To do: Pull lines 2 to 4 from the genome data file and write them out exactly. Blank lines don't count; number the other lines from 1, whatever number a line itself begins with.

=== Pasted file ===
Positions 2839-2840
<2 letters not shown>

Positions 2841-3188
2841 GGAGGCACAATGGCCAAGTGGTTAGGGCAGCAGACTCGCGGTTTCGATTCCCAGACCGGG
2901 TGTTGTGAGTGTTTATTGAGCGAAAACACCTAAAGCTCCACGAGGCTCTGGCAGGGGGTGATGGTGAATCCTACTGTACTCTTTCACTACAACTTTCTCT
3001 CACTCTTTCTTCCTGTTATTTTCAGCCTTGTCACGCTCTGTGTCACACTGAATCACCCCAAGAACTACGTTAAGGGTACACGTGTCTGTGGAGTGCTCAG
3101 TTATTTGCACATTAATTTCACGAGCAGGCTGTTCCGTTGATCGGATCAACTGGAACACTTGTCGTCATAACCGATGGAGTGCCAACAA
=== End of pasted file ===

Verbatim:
<2 letters not shown>

Positions 2841-3188
2841 GGAGGCACAATGGCCAAGTGGTTAGGGCAGCAGACTCGCGGTTTCGATTCCCAGACCGGG